MJ: I am relatively new to Miami, but my two years here have really made a strong impression on me. Having worked primarily in the international arena, I never closely embedded myself in issues of human rights in the US. Now, working with different low-income communities around Miami, it’s so apparent that the problems are almost exactly the same as in a place as seemingly different as Haiti. It makes me want to learn more about the history of this place and think about how we can work better to build bridges (both cognitively and interpersonally).
OCT: What do you love the most about how miami is being redefined?
MJ: There is an excited energy coursing through the city, and a common feeling that there is immense potential to make Miami more than just a tourist destination. I see change happening rapidly, and I am most interested in bringing this change and energy to longstanding communities that built this city and are real assets to preserving Miami’s rich cultural fabric.
OCT: Describe an innovation advancement you are working on?
MJ: On August 1 and 2, we launched the Miami JusticeHack – a creative workshop to build a Miami where all people can thrive. It is meant to bring together Miamians of all different disciplines (art, design, tech, law, activism) to work on some of the most pressing justice issues facing our city with a focus on 4 main sets of people – renters (low-income), youth of color, taxi drivers and farmworkers.
We won’t solve the issues, but it’s a way of connecting our silo-ized groups to one another and understanding the lived experiences of Miamians we may not meet every day. It also presents the opportunity to consider issues from multiple perspectives—as a design thinker’s lens is often quite different from that of a lawyer. We are excited to see what comes out of it!
OCT: What’s the most gratifying aspect of what you do? And the most grating?
- I love love love working with the community groups that are our clients. They’re made up of just the most amazing, hard-working people committed to building a world where everyone has dignity and respect. I am so grateful for all that I’ve learned from them, and the opportunity to work so closely with them.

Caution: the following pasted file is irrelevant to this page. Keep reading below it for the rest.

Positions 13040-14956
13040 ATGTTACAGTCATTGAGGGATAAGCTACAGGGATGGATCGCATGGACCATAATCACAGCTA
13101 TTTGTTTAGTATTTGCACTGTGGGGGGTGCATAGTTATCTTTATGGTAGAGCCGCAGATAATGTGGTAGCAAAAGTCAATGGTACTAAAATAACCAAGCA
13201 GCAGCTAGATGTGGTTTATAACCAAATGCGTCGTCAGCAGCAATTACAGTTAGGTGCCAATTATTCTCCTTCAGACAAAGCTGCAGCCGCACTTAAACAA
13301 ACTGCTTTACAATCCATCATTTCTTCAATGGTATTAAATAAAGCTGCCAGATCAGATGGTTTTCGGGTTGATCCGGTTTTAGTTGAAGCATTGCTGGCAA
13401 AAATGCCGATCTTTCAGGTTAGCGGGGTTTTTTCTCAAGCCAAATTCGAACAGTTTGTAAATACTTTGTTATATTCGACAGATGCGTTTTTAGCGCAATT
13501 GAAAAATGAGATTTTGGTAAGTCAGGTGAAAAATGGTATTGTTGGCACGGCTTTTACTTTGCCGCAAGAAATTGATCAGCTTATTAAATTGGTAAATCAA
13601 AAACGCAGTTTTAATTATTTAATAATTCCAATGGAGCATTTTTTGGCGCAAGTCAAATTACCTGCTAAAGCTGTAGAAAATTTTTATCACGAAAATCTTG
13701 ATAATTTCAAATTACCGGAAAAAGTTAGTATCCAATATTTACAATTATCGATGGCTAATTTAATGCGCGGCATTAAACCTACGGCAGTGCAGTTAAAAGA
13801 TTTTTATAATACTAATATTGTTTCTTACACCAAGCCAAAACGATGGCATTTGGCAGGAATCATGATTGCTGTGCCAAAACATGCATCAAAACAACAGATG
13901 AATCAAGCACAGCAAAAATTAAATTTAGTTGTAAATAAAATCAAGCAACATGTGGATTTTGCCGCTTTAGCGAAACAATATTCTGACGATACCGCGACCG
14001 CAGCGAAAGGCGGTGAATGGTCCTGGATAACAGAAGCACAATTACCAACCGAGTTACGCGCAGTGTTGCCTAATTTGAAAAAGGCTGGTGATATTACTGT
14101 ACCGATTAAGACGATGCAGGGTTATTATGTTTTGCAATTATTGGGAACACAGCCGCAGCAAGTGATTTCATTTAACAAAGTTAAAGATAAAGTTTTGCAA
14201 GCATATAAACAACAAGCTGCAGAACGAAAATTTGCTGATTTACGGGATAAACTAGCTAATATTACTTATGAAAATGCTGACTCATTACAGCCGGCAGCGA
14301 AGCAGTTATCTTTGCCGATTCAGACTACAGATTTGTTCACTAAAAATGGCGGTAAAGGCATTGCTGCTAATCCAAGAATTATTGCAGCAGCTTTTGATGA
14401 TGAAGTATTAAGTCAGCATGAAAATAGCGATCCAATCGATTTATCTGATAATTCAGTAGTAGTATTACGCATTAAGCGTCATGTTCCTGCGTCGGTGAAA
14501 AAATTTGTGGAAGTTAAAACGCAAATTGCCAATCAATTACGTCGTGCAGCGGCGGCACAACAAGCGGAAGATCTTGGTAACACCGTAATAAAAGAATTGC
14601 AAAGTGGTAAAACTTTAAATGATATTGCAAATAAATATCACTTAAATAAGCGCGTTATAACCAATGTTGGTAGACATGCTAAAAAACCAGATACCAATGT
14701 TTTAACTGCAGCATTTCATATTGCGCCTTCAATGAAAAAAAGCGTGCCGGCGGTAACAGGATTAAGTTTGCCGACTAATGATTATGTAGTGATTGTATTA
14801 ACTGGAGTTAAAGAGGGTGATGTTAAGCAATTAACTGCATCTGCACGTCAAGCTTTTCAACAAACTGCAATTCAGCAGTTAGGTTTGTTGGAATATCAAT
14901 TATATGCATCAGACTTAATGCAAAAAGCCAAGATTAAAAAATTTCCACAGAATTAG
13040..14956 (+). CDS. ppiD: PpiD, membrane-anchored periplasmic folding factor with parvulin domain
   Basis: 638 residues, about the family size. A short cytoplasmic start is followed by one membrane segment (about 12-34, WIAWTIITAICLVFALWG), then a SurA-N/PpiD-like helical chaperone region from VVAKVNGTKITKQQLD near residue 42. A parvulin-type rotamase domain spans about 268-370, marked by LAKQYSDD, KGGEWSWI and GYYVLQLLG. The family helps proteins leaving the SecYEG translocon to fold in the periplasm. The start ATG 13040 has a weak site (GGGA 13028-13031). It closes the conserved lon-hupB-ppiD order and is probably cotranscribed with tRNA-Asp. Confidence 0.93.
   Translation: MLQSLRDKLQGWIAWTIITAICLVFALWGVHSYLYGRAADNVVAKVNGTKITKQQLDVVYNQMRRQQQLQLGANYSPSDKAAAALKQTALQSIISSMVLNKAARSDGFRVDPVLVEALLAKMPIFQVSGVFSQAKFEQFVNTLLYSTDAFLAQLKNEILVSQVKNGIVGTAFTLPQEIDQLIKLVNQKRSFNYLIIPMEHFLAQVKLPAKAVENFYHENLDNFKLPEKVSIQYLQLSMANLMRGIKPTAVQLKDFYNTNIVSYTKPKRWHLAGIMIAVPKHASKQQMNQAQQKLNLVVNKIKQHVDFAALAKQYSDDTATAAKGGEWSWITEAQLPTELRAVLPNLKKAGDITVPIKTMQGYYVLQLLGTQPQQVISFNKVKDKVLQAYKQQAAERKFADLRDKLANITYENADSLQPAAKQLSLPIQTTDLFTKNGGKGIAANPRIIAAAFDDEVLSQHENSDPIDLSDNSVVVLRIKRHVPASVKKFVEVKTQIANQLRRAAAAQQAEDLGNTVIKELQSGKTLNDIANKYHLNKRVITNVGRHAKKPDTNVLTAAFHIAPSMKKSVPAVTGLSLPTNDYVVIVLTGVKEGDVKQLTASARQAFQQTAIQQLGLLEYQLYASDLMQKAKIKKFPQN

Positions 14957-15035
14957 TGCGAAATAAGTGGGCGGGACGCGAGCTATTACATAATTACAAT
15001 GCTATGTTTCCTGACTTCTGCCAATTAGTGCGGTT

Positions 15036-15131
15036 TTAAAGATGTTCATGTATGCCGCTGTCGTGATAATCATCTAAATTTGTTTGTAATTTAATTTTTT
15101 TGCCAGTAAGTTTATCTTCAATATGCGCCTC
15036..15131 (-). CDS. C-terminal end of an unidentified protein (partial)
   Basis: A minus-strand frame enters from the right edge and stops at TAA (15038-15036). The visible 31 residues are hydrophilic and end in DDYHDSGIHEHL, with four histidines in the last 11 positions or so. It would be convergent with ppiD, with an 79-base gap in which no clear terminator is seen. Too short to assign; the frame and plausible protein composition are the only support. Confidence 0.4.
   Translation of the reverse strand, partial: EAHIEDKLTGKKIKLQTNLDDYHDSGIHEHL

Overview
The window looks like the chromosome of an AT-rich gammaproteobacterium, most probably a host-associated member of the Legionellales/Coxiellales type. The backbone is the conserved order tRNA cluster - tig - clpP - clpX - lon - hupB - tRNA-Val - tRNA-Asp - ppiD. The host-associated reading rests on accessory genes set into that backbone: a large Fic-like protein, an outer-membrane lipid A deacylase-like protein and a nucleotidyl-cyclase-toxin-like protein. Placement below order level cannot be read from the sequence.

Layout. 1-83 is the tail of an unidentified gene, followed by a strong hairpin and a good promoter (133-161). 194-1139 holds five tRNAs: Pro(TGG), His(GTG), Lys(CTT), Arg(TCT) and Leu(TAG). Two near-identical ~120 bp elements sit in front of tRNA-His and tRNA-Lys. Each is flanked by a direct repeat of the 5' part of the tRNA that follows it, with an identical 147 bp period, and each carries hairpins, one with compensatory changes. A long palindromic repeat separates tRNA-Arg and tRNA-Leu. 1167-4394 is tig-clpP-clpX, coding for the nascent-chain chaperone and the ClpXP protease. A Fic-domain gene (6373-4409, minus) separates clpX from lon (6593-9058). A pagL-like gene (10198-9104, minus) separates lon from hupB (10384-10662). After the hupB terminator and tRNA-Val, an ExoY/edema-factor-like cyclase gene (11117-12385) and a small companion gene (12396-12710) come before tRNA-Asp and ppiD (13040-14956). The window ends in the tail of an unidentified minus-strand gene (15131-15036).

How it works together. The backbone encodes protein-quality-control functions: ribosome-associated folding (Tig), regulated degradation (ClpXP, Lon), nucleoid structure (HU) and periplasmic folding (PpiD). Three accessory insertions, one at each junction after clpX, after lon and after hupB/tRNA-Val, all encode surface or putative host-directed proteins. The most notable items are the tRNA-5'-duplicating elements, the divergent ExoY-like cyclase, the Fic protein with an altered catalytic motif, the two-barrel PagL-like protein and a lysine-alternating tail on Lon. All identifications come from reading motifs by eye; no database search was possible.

- The most grating is that sometimes the issues seem so big, and the obstacles so great that you get discouraged. People who are most impacted by injustice are often left out of decision-making spaces. You wonder whether things will ever change. But that’s why we’re motivated to create spaces like JusticeHack.
OCT: What wisdom would you share with your younger self (maybe when you were 18)?
MJ: Believe in yourself. It sounds cliché but we are our own worst critics and then we keep ourselves from doing things that deep down we know we’re capable of doing.
OCT: What community issue keeps you up at night?
MJ: Oh man, so many things! Transit. Housing. Taxi drivers. Youth. But luckily I have Netflix to lull me to sleep until the next day.
OCT: Describe your ideal Miami. Why are those qualities important to you?
MJ: Miami would recycle more, have great public spaces (parks! trees!), a good transit system (+ more bikeable/walkable), and the neighborhoods wouldn’t be so disjointed. There wouldn’t be so many walls up between communities—diversity would be a thing we [truly] celebrate without so many stereotypes of one another. A day would include a visit to a bookstore in Liberty City, food shopping in Little Haiti and a performance in Opa Locka.
A daily farmers market from growers in Homestead. Or even urban gardens!
Smaller businesses/local commerce would be encouraged to build a vibrant local economy where the money stays in Miami and is reinvested into the community. These things are important to me because they connect people more, create more inclusive spaces, and uplift the quality of living of all.